Are Common Core tests too hard?

May 25, 2015 by

Man Reading Book and Sitting on Bookshelf in Library

Reading level for questions may be too high

A concerned Missouri Mom who also happens to be a teacher decided to check out the reading difficulty level for Common Core tests her sixth grader is starting to take. What she found is disturbing.

A few key points in this Mom/teacher’s recent blog:

• “I have heard many stories of teachers logging in to take the practice test and not being able to pass. They have reported reading passages that are not on grade level and in fact extremely challenging for the average student.”
• “As a reading teacher who is accustomed to judging reading passages for text complexity and difficulty, I immediately noticed that the test I was looking at was not on level.”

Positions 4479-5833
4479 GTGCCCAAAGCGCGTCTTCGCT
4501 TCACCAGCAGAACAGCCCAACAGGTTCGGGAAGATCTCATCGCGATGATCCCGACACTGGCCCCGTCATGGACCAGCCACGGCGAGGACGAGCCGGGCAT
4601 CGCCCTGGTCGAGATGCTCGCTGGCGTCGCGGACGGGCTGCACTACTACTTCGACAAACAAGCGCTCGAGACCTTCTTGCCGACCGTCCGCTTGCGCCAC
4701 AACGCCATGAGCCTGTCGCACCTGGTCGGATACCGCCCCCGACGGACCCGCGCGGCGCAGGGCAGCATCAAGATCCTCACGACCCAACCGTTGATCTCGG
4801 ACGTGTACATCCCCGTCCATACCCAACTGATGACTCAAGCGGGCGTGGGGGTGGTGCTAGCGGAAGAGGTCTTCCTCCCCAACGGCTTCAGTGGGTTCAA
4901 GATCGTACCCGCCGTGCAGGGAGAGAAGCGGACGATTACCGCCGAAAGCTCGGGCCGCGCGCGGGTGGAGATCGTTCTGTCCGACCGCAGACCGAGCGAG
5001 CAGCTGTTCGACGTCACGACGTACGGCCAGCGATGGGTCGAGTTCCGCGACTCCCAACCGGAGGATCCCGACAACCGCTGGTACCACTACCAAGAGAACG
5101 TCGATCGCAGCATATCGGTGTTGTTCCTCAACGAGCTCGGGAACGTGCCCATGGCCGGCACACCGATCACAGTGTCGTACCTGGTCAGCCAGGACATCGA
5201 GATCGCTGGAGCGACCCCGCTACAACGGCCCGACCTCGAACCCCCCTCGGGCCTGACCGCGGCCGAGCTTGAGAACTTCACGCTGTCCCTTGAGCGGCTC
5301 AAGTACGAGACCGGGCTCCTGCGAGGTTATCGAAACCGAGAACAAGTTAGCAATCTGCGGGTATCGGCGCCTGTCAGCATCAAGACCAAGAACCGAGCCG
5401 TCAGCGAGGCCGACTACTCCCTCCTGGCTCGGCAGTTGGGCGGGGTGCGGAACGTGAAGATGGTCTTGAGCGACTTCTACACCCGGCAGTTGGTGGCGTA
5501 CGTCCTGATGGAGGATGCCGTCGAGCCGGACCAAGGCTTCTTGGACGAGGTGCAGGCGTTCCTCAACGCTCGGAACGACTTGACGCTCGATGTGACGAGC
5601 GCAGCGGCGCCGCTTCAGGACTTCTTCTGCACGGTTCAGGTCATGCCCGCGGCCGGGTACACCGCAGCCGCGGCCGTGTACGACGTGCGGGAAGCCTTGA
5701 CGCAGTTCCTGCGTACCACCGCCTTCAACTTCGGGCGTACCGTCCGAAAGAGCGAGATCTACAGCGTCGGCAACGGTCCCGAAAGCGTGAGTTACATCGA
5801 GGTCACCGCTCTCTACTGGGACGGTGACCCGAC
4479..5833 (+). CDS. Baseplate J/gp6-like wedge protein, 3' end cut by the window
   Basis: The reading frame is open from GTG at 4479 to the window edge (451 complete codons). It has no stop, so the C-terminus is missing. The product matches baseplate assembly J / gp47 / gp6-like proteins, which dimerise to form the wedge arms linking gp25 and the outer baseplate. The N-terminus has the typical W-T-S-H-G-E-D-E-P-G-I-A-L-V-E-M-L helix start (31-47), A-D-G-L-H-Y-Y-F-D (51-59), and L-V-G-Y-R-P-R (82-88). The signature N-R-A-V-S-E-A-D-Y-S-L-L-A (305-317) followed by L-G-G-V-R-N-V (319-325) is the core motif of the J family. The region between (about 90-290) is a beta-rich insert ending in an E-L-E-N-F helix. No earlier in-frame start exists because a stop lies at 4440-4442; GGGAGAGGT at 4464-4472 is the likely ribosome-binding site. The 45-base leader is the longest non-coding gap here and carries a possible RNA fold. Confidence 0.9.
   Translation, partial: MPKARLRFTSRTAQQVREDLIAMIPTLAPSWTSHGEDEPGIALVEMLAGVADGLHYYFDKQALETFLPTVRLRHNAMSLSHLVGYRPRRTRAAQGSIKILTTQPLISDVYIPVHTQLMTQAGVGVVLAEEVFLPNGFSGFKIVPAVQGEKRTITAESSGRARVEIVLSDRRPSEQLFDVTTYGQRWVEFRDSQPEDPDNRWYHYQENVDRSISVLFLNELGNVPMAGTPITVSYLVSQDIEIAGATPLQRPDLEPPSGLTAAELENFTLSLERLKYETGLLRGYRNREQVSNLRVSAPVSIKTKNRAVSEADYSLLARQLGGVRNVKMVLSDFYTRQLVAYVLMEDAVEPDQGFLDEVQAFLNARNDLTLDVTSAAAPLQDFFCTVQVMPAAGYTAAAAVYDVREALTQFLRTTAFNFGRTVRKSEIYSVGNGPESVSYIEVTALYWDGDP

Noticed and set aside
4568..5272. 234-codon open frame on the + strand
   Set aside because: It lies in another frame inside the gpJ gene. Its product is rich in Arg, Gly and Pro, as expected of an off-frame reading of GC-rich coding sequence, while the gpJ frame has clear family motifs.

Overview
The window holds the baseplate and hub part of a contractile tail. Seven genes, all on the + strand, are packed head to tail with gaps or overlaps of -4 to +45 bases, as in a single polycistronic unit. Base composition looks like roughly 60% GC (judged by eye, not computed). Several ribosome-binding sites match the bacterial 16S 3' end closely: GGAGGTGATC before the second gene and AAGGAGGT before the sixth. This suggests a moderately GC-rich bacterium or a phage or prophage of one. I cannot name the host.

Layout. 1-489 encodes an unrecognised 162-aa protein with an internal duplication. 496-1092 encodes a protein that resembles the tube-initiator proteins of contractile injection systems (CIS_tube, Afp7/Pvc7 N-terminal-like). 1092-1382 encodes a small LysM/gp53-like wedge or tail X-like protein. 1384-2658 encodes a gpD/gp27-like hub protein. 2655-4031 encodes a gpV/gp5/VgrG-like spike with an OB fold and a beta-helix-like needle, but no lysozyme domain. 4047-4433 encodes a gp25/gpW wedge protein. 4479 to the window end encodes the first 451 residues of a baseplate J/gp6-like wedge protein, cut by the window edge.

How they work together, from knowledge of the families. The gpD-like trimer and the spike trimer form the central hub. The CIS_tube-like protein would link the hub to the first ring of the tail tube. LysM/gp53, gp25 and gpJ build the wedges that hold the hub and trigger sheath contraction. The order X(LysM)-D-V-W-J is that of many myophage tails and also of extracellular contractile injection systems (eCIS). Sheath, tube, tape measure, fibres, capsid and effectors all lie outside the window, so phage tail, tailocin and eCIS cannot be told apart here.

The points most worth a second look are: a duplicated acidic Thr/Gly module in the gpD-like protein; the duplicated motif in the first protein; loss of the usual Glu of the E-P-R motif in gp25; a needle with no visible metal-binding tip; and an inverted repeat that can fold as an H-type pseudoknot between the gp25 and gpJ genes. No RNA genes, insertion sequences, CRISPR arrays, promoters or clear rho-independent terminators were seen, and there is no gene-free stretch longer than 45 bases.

This Missouri teacher then used an online reading difficulty calculator to determine the reading difficulty level of some of the sample sixth grade Common-Core-aligned Smarter-Balanced Assessment Consortium (SBAC) test questions Missouri is using. This tool presents reading difficulty in a grade-equivalent format.

The Missouri reading teacher typed passages from test questions directly into the calculator and then checked the resulting reading grade levels computed by the online tool. Here is one typical finding:

• “As I typed, I was stunned at the level being calculated. The grade levels started registering at the 8th, 9th, and 11th grade equivalencies!”

That got my attention. Kentucky isn’t using SBAC, of course, but I was curious about the reading level of KPREP items that have been used in Kentucky’s Common Core assessments. My interest was increased because Kentucky contracts with the Pearson publishers to create and score the KPREP tests used in Kentucky, and Pearson reportedly has links to the SBAC, as well.

So, I went to the Kentucky Department of Education’s listing of “K-PREP Sample Items” to see what the readability scores for Kentucky’s test items might look like (Note, the Kentucky Department of Education once used the term “K-PREP.” They have since dropped the dash and now list this as a straight-forward acronym, “KPREP”).